Name One Thing

Posted by Kristin Baird on October 21st, 2014 • No Comments »

I often speak with nurses and other caregivers who are burned or burning out. It makes me sad when I see it and yet I can see how it happens. The first word in caregiver is care. And the truth is that many of them care but are fatigued. They’ve cared for so many for long that they are tired out and struggling to get their mojo back.

One of the keys to avoiding burnout is staying connected to purpose. That doesn’t just happen by chance. It has to be managed by design. I found that as I matured in my nursing practice I needed a way to re-connect with my purpose and passion. One of the ways I did that, and a practice I still keep today, is through journaling. I try to spend a few minutes daily on reflection and journaling. Even if you don’t love writing, it is an exercise that can help you maintain the heart and passion for your work.

The easiest journaling exercise that I use in preventing burnout and helping healthcare workers to stay connected to purpose is describing one thing they did that day that made a difference in the life of a patient or a co-worker.

Mark my words, your care team is working really hard. They have a task list as long as their arms heading into every shift. And at the end of the day, chances are good that they feel like they barely made a dent. Even if they could check off the majority of the tasks, many will leave their shift focusing on the one or ones left undone. If they can learn to take to heart the things that made a difference, they will be fueling their sense of purpose.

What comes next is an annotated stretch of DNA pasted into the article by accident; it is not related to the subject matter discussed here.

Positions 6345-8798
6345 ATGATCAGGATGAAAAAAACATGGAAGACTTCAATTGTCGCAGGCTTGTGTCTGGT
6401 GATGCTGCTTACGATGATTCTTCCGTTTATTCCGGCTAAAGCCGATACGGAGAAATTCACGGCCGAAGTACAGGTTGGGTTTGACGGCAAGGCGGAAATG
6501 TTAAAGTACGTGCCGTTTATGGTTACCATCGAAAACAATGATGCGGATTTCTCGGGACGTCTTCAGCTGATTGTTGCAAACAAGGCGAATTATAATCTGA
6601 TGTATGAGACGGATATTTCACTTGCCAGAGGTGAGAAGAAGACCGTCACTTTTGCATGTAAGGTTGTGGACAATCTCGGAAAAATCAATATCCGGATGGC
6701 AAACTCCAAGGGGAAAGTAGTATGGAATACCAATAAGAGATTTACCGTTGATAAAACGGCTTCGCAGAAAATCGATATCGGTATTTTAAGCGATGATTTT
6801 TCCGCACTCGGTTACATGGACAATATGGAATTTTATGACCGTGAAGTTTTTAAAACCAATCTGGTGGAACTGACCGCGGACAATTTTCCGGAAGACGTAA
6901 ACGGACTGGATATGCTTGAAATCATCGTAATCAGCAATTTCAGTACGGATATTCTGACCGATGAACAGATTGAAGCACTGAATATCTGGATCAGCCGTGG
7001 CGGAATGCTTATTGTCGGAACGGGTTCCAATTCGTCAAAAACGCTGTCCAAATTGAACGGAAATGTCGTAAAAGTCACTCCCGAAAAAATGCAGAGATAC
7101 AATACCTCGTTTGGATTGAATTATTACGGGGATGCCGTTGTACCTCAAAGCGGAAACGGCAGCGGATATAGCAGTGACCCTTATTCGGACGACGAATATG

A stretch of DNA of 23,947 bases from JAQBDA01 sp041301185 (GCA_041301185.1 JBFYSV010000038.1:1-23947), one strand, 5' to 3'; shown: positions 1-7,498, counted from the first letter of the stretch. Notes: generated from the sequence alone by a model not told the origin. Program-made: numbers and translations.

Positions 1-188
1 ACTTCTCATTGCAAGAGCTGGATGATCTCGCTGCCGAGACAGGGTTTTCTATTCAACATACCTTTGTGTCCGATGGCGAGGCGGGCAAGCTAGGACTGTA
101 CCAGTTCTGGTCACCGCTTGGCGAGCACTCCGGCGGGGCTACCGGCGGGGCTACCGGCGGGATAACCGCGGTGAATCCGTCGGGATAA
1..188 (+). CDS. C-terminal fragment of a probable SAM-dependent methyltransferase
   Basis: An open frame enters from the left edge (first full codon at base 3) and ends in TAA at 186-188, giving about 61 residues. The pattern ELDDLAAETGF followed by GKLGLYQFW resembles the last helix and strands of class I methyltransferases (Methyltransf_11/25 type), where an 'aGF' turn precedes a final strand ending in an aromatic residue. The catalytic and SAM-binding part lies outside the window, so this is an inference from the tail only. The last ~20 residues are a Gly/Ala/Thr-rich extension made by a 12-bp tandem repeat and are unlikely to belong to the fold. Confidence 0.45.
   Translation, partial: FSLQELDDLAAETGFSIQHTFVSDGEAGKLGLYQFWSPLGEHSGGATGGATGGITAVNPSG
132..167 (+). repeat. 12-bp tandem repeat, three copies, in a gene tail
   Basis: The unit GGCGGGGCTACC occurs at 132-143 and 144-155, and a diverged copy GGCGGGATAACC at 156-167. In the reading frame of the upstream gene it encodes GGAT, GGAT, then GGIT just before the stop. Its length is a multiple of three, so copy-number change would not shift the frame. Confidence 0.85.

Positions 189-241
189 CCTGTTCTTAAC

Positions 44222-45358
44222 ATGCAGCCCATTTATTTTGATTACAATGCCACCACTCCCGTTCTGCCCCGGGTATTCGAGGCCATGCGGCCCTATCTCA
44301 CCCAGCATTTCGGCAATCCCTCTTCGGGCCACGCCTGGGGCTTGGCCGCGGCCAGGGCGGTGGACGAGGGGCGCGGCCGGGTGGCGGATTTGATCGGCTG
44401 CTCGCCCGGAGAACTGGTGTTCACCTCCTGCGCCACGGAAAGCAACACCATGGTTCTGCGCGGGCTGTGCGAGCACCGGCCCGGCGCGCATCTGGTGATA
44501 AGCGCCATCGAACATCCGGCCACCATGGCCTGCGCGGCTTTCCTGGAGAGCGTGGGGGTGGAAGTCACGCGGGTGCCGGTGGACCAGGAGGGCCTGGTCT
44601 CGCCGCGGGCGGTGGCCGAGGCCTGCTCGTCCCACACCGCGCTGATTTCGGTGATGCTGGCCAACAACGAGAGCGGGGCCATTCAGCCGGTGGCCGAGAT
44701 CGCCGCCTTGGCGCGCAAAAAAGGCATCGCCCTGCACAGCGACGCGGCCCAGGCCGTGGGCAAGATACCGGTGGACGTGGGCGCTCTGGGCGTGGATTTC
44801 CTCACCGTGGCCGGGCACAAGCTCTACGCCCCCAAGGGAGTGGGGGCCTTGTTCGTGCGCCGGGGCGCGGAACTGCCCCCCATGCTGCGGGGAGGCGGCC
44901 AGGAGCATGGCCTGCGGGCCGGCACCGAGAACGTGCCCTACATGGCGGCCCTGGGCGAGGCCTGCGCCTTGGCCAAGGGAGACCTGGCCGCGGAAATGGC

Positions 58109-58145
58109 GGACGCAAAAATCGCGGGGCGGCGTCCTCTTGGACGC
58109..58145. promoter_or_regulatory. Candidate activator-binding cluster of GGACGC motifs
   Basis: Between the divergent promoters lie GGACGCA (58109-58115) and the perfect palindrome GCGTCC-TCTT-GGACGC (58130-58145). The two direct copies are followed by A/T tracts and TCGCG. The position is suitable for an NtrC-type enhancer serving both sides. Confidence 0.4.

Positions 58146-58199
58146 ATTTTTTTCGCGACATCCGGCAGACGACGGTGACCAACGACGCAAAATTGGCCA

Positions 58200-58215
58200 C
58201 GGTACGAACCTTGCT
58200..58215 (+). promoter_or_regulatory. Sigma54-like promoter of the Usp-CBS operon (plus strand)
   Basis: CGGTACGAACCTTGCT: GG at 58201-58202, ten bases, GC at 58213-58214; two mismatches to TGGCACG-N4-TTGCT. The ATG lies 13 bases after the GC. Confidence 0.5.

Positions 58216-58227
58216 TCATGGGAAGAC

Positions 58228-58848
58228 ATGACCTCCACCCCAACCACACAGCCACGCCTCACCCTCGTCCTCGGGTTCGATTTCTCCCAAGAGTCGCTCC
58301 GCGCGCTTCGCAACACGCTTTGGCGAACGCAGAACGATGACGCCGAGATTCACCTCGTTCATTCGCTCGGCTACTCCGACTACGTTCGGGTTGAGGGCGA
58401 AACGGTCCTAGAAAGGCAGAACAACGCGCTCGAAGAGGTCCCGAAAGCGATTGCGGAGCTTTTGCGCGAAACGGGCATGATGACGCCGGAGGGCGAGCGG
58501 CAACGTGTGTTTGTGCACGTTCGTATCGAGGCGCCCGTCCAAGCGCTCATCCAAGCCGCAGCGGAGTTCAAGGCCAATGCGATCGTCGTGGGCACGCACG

At one point in my career I worked with a manger who taught me the importance of this. She would meet us at the time clock after a grueling shift and simply say, “Name one thing.” We all knew what she meant. It was her way of reminding us to focus on what we did rather than didn’t do. She knew that without the reminder, many of us would leave feeling unfulfilled when in fact we had lots to be proud of.

Whether you work in direct patient care or serve others who serve patients, chances are you need this as well. So here you go. Here is your exercise in preventing burnout. Pick up a notebook or create an electronic file to serve as your journal and start by answering this question; what is one thing you did today to make a difference in the life of another?

The Nurse/Patient Partnership class helps re-ignite the spirit of nursing while building leadership skills for coaching a high performing team.

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Baird Consulting

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